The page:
The following is the first few sections of a chapter from The Busy Coder's Guide to Android Development, plus headings for the remaining major sections, to give you an idea about the content of the chapter.
So far, we have been treating our activity like it is our entire application. Soon, we will start to get into more complex scenarios, involving multiple activities and other types of components, like services and content providers.
But, before we get into a lot of that, it is useful to understand how all of this ties into the actual OS itself. Android is based on Linux, and Linux applications run in OS processes. Understanding a bit about how Android and Linux processes inter-relate will be useful in understanding how our mixed bag of components work within these processes.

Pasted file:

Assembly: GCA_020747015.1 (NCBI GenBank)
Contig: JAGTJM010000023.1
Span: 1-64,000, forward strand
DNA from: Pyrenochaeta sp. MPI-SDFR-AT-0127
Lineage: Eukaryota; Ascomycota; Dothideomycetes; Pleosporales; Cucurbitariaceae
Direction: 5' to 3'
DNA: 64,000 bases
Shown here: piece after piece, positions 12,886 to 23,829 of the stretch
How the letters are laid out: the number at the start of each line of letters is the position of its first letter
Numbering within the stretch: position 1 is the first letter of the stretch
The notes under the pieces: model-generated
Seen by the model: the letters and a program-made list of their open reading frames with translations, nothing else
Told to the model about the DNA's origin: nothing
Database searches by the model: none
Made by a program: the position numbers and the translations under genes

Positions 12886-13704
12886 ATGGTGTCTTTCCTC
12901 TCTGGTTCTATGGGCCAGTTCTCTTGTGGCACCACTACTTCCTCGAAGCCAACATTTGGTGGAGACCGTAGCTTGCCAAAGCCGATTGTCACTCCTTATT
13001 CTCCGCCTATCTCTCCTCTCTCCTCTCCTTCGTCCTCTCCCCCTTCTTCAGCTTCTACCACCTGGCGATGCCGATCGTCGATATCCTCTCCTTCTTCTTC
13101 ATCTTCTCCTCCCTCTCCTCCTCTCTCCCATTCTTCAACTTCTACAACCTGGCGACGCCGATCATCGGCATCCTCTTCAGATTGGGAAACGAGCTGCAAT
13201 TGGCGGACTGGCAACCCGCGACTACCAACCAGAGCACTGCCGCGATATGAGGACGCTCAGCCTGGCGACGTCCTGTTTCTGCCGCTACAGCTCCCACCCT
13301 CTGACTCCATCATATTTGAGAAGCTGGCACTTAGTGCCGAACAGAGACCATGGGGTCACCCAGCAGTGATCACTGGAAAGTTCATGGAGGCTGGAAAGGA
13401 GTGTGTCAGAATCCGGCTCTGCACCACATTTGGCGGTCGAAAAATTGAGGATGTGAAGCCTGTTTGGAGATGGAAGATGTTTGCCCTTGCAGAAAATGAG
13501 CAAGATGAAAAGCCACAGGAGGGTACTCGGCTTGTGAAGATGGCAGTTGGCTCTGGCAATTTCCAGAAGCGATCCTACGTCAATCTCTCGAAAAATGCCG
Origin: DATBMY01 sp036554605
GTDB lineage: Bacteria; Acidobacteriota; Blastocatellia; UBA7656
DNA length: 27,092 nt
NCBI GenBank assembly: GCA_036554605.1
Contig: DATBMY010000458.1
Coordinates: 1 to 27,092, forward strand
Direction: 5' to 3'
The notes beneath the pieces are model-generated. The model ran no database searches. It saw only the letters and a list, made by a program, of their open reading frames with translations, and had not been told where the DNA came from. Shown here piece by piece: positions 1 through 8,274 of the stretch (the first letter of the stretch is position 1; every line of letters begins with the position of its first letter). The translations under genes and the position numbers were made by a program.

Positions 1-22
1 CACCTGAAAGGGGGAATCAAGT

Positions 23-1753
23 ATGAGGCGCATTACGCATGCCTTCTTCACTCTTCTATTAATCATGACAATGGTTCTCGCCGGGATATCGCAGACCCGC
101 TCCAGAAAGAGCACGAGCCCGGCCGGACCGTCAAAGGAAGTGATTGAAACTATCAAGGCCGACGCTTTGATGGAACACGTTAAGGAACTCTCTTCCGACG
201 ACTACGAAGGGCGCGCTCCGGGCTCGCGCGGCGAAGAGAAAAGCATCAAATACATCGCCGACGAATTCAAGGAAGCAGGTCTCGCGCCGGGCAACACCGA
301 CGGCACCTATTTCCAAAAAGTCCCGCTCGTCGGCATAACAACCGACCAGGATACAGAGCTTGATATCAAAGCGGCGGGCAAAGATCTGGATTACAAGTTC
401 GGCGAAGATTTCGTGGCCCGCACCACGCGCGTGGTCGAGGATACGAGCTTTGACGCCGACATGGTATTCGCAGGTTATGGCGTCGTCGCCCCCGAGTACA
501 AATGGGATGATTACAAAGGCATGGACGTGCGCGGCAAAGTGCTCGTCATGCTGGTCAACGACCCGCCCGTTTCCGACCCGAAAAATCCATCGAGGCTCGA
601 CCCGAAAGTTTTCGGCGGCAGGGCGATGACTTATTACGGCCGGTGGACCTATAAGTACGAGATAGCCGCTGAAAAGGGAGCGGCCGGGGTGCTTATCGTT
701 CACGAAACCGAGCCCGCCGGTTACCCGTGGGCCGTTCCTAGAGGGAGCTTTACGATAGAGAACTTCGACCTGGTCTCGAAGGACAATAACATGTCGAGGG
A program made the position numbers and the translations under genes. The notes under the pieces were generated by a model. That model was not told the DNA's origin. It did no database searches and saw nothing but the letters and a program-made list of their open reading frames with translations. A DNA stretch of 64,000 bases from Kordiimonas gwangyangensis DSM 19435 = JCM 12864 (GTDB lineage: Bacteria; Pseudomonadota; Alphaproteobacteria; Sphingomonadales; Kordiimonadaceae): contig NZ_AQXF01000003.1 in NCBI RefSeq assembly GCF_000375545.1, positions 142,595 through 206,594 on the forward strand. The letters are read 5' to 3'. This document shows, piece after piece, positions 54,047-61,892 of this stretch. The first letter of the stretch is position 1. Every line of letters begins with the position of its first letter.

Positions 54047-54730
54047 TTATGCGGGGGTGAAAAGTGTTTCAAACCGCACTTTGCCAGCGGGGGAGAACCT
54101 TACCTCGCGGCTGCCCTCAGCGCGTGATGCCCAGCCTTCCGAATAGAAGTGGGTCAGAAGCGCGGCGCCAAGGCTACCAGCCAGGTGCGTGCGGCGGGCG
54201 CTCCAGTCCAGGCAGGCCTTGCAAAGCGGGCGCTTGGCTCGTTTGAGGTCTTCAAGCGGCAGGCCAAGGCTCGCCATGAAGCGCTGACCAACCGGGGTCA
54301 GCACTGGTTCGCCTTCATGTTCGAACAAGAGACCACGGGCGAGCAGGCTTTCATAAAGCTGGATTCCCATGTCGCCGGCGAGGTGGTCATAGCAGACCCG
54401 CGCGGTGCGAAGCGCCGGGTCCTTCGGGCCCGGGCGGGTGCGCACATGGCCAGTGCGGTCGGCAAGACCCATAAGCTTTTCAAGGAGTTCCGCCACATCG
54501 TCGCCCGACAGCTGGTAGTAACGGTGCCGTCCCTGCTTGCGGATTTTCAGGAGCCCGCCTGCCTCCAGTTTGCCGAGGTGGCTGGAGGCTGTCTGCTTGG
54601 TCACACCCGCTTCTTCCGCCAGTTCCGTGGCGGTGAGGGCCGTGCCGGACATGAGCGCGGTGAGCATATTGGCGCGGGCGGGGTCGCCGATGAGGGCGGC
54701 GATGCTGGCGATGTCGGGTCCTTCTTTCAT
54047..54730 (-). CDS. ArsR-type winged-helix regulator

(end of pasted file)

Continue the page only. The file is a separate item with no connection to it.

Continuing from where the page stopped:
A user installs your app, goes to their home screen’s launcher, and taps on an icon representing your activity. Your activity dutifully appears on the screen.
Behind the scenes, what happened is that Android forked a copy of a process
known as the
zygote. As a result of the way your process is forked
zygote, your process contains:
Button, also shared via copy-on-write memory
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